By Neena Abraham, M.D. (commentary appears in the NY Times)
If your physician has suggested you take aspirin to reduce your risk of heart disease, it is important to remember that even small doses of daily aspirin — including “baby aspirin,” at a dose of 81 milligrams daily — can increase your risk of ulcers and bleeding.
It is important to remember that all Nsaids, including over the counter aspirin, have the potential to damage the tissue of the gastrointestinal tract. Damage can occur anywhere, from mouth to anus. Over-the-counter doses of aspirin, or buffered or enteric coated aspirin preparations, do not eliminate the risk of developing an Nsaid-related ulcer. Your risk for bleeding is still two- to four-fold greater than if you were not taking the aspirin product at all. This risk increases in magnitude as the dose of the aspirin increases.
Some studies have suggested that one-third of aspirin-induced ulcers are related to over-the-counter aspirin use. The excess ulcer bleeding risk associated with aspirin use is estimated at 5 extra cases per 1,000 patients per year. However, it is important to remember that your risk of aspirin-induced ulcer will further increase if you have high-risk features such as: being older than 60, having a history of gastric or duodenal ulcer, having active Helicobacter pylori infection (the bacterium linked to ulcers), taking aspirin at the same time as you take full strength Nsaids (such as ibuprofen, Motrin and naproxen), anticoagulants (such as warfarin) or antiplatelet agents (such as clopidogrel or ticlopidine); or taking aspirin if you are a chronic steroid user.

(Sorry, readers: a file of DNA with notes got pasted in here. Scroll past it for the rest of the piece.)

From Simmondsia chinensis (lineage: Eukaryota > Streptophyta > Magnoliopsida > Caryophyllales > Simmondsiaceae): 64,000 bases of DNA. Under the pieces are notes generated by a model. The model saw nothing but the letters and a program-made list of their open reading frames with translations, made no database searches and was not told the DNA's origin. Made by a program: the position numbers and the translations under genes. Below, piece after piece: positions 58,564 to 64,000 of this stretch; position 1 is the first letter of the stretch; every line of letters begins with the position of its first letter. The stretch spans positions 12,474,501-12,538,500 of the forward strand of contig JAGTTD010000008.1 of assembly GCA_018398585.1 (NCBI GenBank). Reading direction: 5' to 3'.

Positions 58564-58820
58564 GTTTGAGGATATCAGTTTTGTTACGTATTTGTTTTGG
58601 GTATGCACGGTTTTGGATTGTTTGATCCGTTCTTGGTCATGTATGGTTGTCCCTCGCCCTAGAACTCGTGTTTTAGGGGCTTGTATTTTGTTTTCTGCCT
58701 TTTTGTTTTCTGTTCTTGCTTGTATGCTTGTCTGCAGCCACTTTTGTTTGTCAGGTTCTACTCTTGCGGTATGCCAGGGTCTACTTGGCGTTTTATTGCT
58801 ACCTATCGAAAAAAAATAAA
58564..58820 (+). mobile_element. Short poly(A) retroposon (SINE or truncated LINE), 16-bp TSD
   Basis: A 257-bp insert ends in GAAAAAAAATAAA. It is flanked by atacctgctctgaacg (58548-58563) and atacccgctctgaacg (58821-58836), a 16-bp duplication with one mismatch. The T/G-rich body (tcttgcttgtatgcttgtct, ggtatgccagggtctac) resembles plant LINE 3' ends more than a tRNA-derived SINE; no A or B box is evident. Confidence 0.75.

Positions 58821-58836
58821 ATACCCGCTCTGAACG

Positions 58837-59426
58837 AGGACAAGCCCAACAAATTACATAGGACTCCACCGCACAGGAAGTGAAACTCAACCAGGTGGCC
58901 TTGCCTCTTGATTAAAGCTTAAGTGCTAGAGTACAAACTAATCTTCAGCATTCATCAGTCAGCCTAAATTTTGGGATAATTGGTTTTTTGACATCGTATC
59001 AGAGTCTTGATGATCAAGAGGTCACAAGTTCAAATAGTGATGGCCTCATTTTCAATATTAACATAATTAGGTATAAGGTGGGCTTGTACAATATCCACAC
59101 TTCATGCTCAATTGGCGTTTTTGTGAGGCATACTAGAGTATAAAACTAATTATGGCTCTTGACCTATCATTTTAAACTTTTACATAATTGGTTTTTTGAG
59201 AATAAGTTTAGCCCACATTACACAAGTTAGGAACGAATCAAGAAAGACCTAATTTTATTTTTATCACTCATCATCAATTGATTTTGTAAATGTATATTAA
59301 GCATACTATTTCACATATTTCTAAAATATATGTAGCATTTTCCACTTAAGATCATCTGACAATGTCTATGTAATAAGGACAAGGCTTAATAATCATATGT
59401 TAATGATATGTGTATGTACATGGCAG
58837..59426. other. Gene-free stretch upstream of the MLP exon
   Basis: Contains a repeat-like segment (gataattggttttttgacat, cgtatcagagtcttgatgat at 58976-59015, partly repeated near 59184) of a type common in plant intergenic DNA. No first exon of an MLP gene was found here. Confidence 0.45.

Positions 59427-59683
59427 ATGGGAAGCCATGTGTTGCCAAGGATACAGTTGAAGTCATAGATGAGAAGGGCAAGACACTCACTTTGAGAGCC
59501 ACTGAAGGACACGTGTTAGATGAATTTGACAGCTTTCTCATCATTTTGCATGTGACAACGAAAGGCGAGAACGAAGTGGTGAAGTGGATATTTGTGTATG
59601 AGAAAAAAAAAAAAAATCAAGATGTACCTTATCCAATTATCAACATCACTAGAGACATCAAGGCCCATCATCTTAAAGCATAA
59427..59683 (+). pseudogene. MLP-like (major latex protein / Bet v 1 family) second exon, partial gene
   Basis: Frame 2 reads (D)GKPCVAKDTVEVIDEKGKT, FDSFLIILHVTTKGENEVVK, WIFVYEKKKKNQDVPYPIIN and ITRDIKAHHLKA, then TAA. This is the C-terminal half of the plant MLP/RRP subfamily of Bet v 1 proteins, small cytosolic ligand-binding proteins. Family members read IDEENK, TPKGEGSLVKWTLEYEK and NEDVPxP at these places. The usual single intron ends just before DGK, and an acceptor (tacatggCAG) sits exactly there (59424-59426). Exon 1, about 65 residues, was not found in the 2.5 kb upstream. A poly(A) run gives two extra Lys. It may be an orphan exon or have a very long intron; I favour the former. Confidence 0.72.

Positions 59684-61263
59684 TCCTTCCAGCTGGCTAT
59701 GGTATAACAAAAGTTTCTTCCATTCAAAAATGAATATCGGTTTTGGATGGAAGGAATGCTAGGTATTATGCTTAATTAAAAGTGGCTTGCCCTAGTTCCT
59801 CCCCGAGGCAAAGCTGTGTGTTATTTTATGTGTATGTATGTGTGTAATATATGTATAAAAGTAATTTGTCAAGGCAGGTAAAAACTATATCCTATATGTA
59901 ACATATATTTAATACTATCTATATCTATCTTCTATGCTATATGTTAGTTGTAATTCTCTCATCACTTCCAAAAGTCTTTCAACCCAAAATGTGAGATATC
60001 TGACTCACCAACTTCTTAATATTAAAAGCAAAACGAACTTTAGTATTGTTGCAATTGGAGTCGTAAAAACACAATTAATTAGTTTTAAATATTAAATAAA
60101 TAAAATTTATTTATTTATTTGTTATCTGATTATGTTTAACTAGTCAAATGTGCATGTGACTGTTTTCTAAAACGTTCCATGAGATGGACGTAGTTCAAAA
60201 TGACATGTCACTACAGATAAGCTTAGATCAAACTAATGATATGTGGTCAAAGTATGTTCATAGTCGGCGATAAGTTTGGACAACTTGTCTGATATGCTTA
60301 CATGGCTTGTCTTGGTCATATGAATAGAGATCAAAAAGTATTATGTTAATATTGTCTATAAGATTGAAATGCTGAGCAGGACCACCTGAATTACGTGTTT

Aspirin is not a nutritional supplement — it is a medication with real risks and side-effects, so it should not be taken without explicit cardiovascular risk assessment by your physician. If you and your doctor determine that the benefit of taking aspirin to prevent heart disease exceeds the risk of gastrointestinal bleeding, ensure you are only taking the minimum dose of aspirin required for cardiovascular risk reduction (in the United States, that is a dose of 81 milligrams a day). If you have high-risk features for aspirin and Nsaid-induced ulcers, as discussed above, discuss with your physician the appropriateness of taking a stomach protecting medication, such as a proton-pump inhibitor. It may also be important to be tested and treated for H. pylori infection to minimize your risk of ulcer formation.
Bonnie - once again, not exactly news for my clientele. And this doc is sugar-coating the dangers in the piece.